Let’s Move Salad Bars to Schools is overseen by the Washington, D.C.-based United Fresh Produce Association and brings together produce companies and retailers to provide salad bars in schools nationwide. In Texas, for example, H-E-B worked with Dole to support this effort to increase fruit and vegetable consumption among children.
The current focus on healthier lunches and eating habits opens the door for retailers to promote fruits and vegetables suitable to pack for lunch. Produce for Kid’s September Power Your Lunchbox campaign and Power Your Lunchbox Pledge empowers families with ideas, tips, recipes and more for packing nutritious and delicious lunches. Consumers are encouraged to pledge online to pack a healthy lunchbox using products from participating industry partners, who donate a collective $1 for each pledge to Chicago-based Feeding America. Corporate partners for 2017 include Avocados from Mexico, Bee Sweet Citrus, Earthbound Farm Organic, GROW Bananas, NatureFresh Farms, Pero Family Farms, Sun World and Zespri. Each partner has a link on the Power Your Lunchbox website and supports the campaign through social media and other efforts.
Zespri SunGold kiwifruit, for example, was featured on the Power Your Lunchbox microsite and promoted through the Produce for Kids social media channels. Zespri developed fun ways to incorporate kiwifruit into easy recipes to make it convenient and quick for parents to provide healthy snacks.
Successful efforts can increase sales. Participating retailers promote the Produce for Kids program and its recipes and online content to their customers. Although the lunchbox campaign lasts just a month, the year-round display of the Produce for Kids logo signals support of local charities.
Retailers also can help promote products that come in lunchbox-friendly packaging. Wenatchee, WA-based Stemilt packages its smaller size organic and conventional apples, called Lil Snappers, in a 3-lb. pouch bag that holds 10 to 12 apples. “The pouch matches well with how people shop,” says Brianna Shales, communications manager. “It holds enough apples for two kids each to bring an apple to school every day for a week.” Lil Snappers ship in a display-ready carton; Stemilt also produces table displays and pop-up display bins for secondary areas.
“Crunch Pak packages its organic apple slices in mini bags that are great for grab-and-go to soccer games, birthday parties, and classroom activities, as well as for in-store sampling,” says Krista Jones, director of brand marketing and product innovation, Cashmere, WA. “We work with each of our partners to customize a program that fits their needs in store; we support their in-store promotions, as well as outreach through social channels.”
“We are just scratching the surface with integrated approaches to marketing produce,” says Lisa Hansen, vice president of marketing communications company McDill Associates in Soquel, CA. “A campaign might include outreach to bloggers who can spread the word to moms through social media, farmer visits to the store, gardening programs, and social media targeted to shoppers, in addition to the physical presence of the product in the store.” Various approaches increase the odds of reaching and appealing to parents in one way and kids in another.
In 2005, Organics Unlimited in San Diego, CA, created a social responsibility program called GROW (Giving Resources and Opportunities to Workers) to provide ongoing financial support to services for farm workers, their families and surrounding communities. Bananas purchased through the program helped provide nearly $2 million for educational programs, dental and vision care, and clean water in banana growing regions of Mexico and Ecuador. “In selling organic bananas, we reach kids through their parents through new labeling that talks about everything that GROW bananas stand for, from sustainability to community support,” says Mayra Velazquez de Leon, chief executive. Both Good Earth and Main Market Co-op utilize a combination of in-store signage, social media, television, and information on local farms and farmers. “Our bi-monthly newsletter focuses on organics. In our produce department, we name each farm and list its mileage from the store. We don’t like to bombard customers with too many emails,” says Good Earth’s Ross.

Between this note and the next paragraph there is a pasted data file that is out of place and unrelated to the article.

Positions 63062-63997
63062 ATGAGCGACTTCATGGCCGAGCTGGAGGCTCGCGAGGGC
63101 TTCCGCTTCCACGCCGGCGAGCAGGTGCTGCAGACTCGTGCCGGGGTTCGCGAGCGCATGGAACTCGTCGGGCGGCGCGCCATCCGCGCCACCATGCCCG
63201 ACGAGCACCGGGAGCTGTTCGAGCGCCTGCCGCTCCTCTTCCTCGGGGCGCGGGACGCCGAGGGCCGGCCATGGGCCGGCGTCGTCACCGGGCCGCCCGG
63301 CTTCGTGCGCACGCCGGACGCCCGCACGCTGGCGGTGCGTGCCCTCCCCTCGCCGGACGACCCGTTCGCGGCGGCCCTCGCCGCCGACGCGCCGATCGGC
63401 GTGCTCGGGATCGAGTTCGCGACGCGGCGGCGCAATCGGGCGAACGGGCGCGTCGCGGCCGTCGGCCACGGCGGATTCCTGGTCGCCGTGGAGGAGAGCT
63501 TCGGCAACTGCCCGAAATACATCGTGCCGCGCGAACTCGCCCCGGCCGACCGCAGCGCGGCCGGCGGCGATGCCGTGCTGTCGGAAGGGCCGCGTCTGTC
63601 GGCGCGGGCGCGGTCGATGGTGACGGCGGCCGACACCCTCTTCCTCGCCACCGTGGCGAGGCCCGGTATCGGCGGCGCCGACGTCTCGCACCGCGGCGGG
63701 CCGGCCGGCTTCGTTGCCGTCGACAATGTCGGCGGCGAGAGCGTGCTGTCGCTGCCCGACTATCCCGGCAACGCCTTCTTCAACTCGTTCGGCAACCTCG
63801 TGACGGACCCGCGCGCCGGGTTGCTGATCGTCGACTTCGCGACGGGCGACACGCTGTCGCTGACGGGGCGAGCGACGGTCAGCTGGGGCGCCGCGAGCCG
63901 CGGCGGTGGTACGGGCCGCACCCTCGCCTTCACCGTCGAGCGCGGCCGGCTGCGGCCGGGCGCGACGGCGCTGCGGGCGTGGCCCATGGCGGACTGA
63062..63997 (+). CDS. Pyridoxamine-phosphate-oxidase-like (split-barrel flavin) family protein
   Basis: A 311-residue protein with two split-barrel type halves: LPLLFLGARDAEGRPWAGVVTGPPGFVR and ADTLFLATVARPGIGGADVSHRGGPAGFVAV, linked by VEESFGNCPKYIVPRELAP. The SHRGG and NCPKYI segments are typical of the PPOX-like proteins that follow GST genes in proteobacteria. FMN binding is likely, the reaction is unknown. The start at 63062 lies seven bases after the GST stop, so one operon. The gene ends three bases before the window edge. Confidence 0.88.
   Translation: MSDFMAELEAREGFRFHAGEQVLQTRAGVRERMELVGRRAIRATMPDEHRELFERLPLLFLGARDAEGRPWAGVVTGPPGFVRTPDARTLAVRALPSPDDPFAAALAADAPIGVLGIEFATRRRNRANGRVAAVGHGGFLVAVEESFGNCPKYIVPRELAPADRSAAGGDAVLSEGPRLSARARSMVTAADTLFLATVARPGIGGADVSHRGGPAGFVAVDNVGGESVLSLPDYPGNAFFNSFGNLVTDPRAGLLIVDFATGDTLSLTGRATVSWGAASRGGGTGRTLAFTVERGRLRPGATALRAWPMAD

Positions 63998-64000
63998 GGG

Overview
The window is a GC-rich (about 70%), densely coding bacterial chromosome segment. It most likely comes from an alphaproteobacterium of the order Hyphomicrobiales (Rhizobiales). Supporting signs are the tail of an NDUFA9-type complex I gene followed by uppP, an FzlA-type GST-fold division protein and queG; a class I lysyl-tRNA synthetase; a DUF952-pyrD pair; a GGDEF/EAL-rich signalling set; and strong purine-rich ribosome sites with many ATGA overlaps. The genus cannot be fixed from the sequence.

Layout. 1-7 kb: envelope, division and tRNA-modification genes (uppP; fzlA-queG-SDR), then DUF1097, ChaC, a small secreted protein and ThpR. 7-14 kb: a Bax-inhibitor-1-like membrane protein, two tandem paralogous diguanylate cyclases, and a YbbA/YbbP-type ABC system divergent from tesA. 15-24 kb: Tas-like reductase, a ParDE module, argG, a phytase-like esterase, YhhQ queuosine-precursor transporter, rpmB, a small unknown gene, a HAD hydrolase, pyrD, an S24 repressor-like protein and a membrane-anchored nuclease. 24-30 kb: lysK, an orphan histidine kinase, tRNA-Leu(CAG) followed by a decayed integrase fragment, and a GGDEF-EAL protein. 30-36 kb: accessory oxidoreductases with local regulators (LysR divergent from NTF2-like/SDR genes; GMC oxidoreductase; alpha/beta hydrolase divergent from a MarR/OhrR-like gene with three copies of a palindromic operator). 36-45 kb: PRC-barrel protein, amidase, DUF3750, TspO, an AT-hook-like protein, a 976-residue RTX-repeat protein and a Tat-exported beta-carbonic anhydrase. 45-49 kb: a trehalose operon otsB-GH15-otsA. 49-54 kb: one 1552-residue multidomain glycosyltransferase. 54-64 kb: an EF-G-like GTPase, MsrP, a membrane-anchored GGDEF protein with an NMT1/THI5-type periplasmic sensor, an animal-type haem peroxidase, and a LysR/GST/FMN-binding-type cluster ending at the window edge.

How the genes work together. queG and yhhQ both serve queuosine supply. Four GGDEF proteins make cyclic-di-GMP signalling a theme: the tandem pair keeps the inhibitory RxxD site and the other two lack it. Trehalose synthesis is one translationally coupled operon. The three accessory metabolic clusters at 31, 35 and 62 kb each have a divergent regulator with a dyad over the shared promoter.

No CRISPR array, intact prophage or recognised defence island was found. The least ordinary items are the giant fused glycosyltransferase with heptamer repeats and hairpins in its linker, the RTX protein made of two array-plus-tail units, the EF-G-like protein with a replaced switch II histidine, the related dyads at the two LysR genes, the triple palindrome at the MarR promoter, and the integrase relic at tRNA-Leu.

Whole Foods displays a particularly strong commitment to community. Its website offers videos, recipes, and tips for healthy lunches and snacks. The Whole Kids Foundation provides children with access to healthy food choices through partnerships with schools, educators, and organizations. Foundation activities include grants for school gardens and salad bars, a program to improve teacher health, and technical assistance for school districts that want to prepare meals from scratch. Whole Foods also forms relationships directly with children. Its online Kids Club offers access to a downloadable and printable monthly newsletter, lessons and simple tips for healthful eating. The retailer also provides tips and activities for parents.
Gelson’s Markets in Encino, CA, maintains an active program targeted toward parents through custom-store tours. Store registered dietitian Jessica Siegel, MPH, RD, created a “Jessica Selects” shopping list, with emphasis on organic items, with shelf tags on shopping list items throughout the store. The company encourages school tours and has created a coloring and activity book.
PCC Natural Markets in greater Seattle offers kids numerous opportunities to experience organic fruits and vegetables. Any child 12 years of age and under can select a free piece of fruit. The PCC Healthy Kids Program incorporates programs, activities, classes, recipes, and tips for kids and their families. A Healthy Kids Cook video series shares kid-friendly recipes. Its Kid Picks sampling program invites children to attend taste tests in the chain’s traveling PCC TasteMobile. Items that are “approved” by at least two-thirds of kid judges are flagged in stores with a bright orange PCC Kid Picks logo.
The National Mango Board in Orlando, FL, runs a comprehensive promotional campaign. It partners with mom bloggers to help promote kid-friendly recipes for back-to-school and supports Facebook and Instagram channels with easy and healthy recipes.
Many campaigns don’t distinguish between organic and conventional. “The facts prove that kids aren’t eating enough produce in general, let alone organic,” says Dole’s Goldfield. “Our mission is to increase America’s nutritional health through increased consumption of fresh fruits and vegetables – whether they’re organic or conventional.”